03 October 2012

If Robert Louis Stevenson did Scottish Football


by Andy McGowan | CRO Contributor | amcgowan@coplandroad.org | No set of football supporters understands what a rollercoaster the game can be better than those who follow Rangers - out of defiance and not loyalty of course.

It has been the most turbulent year in the Club’s history with more than one false dawn causing the club and its fans heartache. The off-the-field roller coaster has now seemingly been replaced with an on-the-field one, courtesy of Ally McCoist and his playing staff.


Rangers’ performances this season have been nothing short of baffling, often finding themselves out fought, out thought and out played by semi-professional players and managers. Yet there are occasions which Rangers simply blow their opposition away, as is expected of them. This curious form fluctuation can be summed up neatly by the events of both cup competitions Rangers took part in last week.

Last Tuesday night Rangers took on then SPL leaders Motherwell. It was a moment fans had waited for, in more ways than one.

On that night Rangers clicked into a gear they’d been waiting for since a ball was first kicked in anger in Brechin - and a bit of an up yours to the club’s many detractors - seeing off Motherwell 2-0.

It was a result which flattered the SPL side who could have easily left Ibrox on the end of a four or five-nil canning, such was the form the Rangers side, which consisted mainly of youth players and new signings.

Rangers fans left Ibrox with a renewed sense of hope that both coaching and playing staff had finally upped their game. This should have been the end of the Jekyll and Hyde syndrome Rangers have suffered from all season: They had taken on a credible threat, the first side who had any right to dare consider a victory against them and they’d beaten them, and beaten them well.

Rangers passed the acid test in a big way.


Rangers then travelled to north to take on the Highland League champions Forres Mechanics, an amateur side who train just two nights a week. With top gear finally found just a few days earlier against Motherwell this should have been nothing but a training exercise for the club, truly a David vs Goliath contest.

On this occasion Goliath won, but it was far from convincing. The Motherwell victory seemed a million miles away as Rangers toiled and eventually fumbled their way to a 1-0 victory in a match that could be argued should have gone to a reply.


How could Rangers in the space of 4 days go from dismantling the side who sat top of all of Scottish football to struggling past a side not even part of its professional setup? What is the magic ingredient that seems to go missing? A look at Rangers last 4 fixtures further highlights the on-going problems in the coaching staff and players.

Scottish Challenge Cup - Rangers 2 - 2 Queen of South. Mr Hyde strikes as Rangers are eliminated from the Challenge Cup by SFL2 side QoS. The penalty loss shattered the myth that Rangers’ troubles were exclusive to away fixtures, as for the first time this season Rangers struggled at Ibrox, and struggled mightily.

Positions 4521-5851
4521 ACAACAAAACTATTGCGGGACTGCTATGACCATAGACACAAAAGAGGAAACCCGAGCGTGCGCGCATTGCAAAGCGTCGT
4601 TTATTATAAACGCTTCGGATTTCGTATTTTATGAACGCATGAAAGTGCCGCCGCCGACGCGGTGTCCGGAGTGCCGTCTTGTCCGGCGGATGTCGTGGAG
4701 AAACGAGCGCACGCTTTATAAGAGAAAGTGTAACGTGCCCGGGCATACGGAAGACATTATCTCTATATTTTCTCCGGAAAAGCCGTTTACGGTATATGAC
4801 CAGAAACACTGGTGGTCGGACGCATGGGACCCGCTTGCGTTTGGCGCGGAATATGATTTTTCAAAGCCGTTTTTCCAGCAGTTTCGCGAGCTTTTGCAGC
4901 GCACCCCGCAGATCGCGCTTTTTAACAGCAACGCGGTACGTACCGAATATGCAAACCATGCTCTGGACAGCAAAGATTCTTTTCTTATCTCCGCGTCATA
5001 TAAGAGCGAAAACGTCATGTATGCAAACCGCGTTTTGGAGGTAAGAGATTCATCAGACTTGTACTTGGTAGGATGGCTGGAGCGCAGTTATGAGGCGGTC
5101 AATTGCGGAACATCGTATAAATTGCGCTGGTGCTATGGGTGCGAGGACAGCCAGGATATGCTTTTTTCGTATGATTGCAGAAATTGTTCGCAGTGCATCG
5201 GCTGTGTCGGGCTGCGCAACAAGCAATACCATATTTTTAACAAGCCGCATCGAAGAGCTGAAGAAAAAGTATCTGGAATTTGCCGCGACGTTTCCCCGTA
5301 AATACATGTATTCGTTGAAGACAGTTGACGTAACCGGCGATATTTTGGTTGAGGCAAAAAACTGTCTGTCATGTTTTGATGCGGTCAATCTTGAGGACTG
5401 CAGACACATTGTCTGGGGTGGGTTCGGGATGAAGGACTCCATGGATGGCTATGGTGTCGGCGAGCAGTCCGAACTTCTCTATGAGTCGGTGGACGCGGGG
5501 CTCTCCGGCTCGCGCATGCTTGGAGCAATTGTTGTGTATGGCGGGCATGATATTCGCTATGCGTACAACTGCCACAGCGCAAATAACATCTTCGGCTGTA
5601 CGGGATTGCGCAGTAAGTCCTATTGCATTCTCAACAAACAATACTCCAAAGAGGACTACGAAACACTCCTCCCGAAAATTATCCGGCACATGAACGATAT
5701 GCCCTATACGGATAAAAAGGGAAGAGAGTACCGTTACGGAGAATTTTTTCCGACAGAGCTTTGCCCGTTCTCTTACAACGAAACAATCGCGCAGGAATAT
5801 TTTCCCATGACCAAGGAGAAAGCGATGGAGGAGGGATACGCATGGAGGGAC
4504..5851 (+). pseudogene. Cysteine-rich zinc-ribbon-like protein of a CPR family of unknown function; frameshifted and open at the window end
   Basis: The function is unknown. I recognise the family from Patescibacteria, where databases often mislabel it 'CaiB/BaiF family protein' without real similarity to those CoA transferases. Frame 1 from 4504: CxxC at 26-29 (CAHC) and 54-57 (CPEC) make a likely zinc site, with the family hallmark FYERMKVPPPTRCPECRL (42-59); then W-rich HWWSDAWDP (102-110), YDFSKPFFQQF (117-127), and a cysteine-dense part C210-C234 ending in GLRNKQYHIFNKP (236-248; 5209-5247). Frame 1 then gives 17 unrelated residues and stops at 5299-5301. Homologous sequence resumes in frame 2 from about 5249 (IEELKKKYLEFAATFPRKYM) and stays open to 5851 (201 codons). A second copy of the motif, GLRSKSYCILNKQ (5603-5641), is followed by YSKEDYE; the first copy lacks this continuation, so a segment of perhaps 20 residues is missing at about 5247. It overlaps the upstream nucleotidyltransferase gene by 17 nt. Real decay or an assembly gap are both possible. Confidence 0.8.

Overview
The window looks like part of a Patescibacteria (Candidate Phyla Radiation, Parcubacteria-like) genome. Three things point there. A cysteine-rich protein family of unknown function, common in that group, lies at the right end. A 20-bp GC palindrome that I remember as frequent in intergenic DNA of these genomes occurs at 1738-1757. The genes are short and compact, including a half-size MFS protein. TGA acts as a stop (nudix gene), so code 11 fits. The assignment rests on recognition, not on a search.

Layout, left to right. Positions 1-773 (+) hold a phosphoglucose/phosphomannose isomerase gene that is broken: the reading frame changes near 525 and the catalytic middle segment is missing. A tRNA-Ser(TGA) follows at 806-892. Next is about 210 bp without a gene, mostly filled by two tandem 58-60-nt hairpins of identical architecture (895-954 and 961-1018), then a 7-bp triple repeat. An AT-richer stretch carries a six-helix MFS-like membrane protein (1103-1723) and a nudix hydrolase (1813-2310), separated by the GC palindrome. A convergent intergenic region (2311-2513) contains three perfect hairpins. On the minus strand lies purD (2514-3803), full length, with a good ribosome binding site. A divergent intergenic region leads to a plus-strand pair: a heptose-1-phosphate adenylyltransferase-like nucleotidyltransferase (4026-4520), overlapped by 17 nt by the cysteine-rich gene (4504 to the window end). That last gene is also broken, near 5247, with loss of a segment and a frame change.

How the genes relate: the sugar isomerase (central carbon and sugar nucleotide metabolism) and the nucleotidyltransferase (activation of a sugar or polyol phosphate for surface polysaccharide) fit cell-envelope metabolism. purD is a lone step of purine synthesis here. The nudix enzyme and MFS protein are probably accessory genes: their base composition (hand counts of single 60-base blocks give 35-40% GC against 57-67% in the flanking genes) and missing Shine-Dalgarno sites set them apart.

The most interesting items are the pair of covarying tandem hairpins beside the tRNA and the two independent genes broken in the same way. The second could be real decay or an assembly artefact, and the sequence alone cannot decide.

Scottish Third Division: Rangers 4 - 1 Montrose. Rangers, drove on by a fantastic Frasier Aird performance, turned round a poor first half performance with a the goal second half to usher in the return of Dr Jekyll.

Scottish League Cup: Rangers 2 - 0 Motherwell. Comfortably Rangers biggest and best performance of the season. A bad injury to Fran Sandaza brought the introduction of Kyle Hutton and a tactical switch which saw Lee McCulloch move up front.

The lads never looked back. Fantastic performances from Neil Alexander, Emilson, Kyle Hutton, Lewis McLeod, Frasier Aird and a man of the match performance from Dean Sheils assured Rangers would move through the round, and a rare clean sheet for Rangers struggling back line, seemingly transformed in just 90 minutes of football.

Scottish Cup: Forres Mechanics 0 - 1 Rangers. A return of our old friend Mr Hyde as Rangers played out an ugly 90 minutes of very forgetable football on a slanted pitch somewhere in the Highlands of Scotland. Thankfully the clubs blushes were spared on this occasion by another promising youngster – Kal Naismith.

There are of course worse things in football than winning while playing well and there are certainly positives that can be taken, such as a clean sheet and our youngsters learning how to win ugly.

Not all games will be as slick as the Motherwell performance, but one thing that has to be addressed is this
peak and trough form the club seems rooted in this season. Rangers travel to Stirling this weekend, but which Rangers side will turn up? No one knows.

What is for sure is that there are few clubs in football as unpredictable on and off the park as Rangers.

It takes a special bunch to make Motherwell look like Forres and Forres look like Motherwell.